We have all been beginners at something and felt lost. But in this day and age, where everyone carries a cellphone with a camera, and is waiting to pounce on the latest and greatest "fail", mistakes or lack of knowledge rarely go undocumented in the gym. Some mistakes will get you on someone's fail compilation, while other's will just inhibit your ability to get the results you want. To follow are 4 of the most common traps that beginners and even more experienced exercisers fall in to that will stunt your growth and limit your results.
Isolation exercises Beginners often take their programs from magazines, ads, and media content. There are 2 major problems with this: 1) Most workouts in magazines are from interviews with body builders, not real people with jobs, kids and responsibilities 2) The media doesn't know squat about real fitness. Chances are, they are trying to sell you something. Remember, sex sells. A fitness model in booty shorts doing a single leg glute extension is sexy, and it sells magazines, supplements, clothes, etc, but if your goal is to lose 20 pounds, the only thing this exercise is making an ass out of, is you. Don't waste your time on isolation exercises. Because they don't involve compound movements (ie. activate multiple muscles) they don't burn many calories and don't give you much value for your time. For instance, instead of doing a bicep curl, do a reverse pushup; not only are you working our your biceps, but you are getting back, shoulder, and core engagement, to boot.
Following fads rather than mastering the basics Functional movements are good, but beginners on the fail list seem to have mastered a new category of fitness: Dysfunctional Movements. Not every exercise needs a twist, a roll, or 12 pieces of equipment. Before you do anything else at the gym, master these movement patterns: squat, deadlift, lunge, chest press, row, shoulder press. All other movement patterns stem from these foundational lifts. Once you master these, then you can add a standing back tuck. There is a reason that there are "classic" lifts, it is because they have withstood the test of time and are shown to bring results. Period.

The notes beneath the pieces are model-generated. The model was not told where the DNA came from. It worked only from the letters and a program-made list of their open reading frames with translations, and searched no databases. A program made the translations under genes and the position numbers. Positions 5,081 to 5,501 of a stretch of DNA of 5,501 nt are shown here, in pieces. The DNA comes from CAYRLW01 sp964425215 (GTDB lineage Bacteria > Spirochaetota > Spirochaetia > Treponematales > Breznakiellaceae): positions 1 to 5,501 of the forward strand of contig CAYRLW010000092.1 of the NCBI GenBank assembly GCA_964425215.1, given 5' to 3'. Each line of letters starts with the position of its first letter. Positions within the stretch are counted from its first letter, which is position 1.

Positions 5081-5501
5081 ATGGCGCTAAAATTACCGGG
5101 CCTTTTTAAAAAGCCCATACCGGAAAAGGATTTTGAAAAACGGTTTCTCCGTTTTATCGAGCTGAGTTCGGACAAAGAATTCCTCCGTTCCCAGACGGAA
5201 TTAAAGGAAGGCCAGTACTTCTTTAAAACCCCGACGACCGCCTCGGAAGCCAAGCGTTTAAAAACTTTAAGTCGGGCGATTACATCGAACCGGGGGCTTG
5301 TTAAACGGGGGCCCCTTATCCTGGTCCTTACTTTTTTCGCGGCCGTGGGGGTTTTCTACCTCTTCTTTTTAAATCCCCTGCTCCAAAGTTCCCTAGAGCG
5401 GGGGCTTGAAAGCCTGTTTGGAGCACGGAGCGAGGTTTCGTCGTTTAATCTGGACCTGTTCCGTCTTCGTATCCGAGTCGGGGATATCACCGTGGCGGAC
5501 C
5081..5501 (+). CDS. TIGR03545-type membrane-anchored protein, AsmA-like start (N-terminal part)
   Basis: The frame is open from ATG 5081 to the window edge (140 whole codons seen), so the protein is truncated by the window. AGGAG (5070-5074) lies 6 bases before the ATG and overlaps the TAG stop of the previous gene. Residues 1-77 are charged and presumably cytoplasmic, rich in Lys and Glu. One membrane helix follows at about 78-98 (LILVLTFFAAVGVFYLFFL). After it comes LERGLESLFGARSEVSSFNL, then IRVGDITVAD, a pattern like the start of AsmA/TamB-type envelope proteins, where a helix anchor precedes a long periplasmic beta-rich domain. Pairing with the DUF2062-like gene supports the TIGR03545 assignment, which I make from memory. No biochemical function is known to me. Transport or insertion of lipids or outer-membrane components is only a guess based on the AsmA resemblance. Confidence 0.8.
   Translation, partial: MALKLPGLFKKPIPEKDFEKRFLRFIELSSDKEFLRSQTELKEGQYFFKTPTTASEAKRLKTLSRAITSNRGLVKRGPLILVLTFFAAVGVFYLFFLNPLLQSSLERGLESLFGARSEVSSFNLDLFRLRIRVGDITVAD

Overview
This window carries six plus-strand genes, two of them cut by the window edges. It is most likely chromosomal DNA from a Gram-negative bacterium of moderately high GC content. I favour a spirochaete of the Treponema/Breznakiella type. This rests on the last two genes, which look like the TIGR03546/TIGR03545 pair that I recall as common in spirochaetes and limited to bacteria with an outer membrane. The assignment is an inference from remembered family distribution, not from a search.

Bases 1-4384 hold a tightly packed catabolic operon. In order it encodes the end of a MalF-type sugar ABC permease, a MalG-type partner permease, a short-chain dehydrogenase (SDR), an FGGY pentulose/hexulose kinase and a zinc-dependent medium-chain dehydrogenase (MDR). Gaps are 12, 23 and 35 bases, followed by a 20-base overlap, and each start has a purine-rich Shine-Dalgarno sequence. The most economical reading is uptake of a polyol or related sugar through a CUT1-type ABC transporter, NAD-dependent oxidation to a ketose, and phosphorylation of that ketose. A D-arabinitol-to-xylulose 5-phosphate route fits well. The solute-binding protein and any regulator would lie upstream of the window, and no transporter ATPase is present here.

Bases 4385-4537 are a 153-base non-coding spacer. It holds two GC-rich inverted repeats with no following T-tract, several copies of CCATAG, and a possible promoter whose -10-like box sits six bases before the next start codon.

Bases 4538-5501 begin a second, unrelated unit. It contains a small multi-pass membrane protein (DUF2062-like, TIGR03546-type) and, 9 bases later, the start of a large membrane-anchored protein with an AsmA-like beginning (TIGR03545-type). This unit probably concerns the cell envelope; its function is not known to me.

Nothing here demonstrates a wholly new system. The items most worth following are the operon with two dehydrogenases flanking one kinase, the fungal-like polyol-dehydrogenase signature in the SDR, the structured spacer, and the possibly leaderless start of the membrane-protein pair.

Mixing up workouts too much (routine is not overrated) I get it. You don't want to be bored at the gym. You want new and exciting exercises that will stimulate your muscles and challenge your brain. But if you don't repeat some of the same exercises, you are missing the basic foundation of resistance training, progressive overload. Progressive overload is the act of gradually increasing the amount of weight you lift in your exercises to continually challenge your body to become stronger. If you do an exercise twice a month, you are not allowing your body the repetitions it needs to adapt and overcome. In addition, it is rare that a newbie comes in to the gym and has perfect form in all exercises (like rainbow unicorn rare), if you don't repeat exercises (essentially practicing them), you will struggle with making the minor adjustments to form that produces optimal results.
Lifting with your eyes instead of your muscles Picking up a lot of weight off the floor is sweet, I agree. Having your lumbar spine rip out of your lower back as you deadlift is less sweet. Perhaps the biggest epidemic among young male lifters is lifting eye heavy, rather than muscle heavy. Too many times have I seen exercisers squirm and twist and bend under weight that is simply too much for them. I always say form and function over fashion. Lifting heavy weight LOOKS cool, but if you have to cheat to lift it, chances are it isn't doing what you think it is for your fitness. A perfectly formed squat through a maximal range of motion at 100lbs is infinitely better than a sketchy half squat at 200lbs any day of the week.
The gym is not a place I take satisfaction in seeing people fail. In fact, as a personal trainer, there are few things more painful and gut-wrenching than seeing an exerciser doing something that is un-beneficial and even dangerous. If you are new to the gym or wonder whether you are doing exercises properly, I recommend enlisting the help of a trainer for 2 or 3 sessions. This can save you a world of grief, will get you faster results, and will keep you off of the 2015 Youtube Gym Fail Compilation.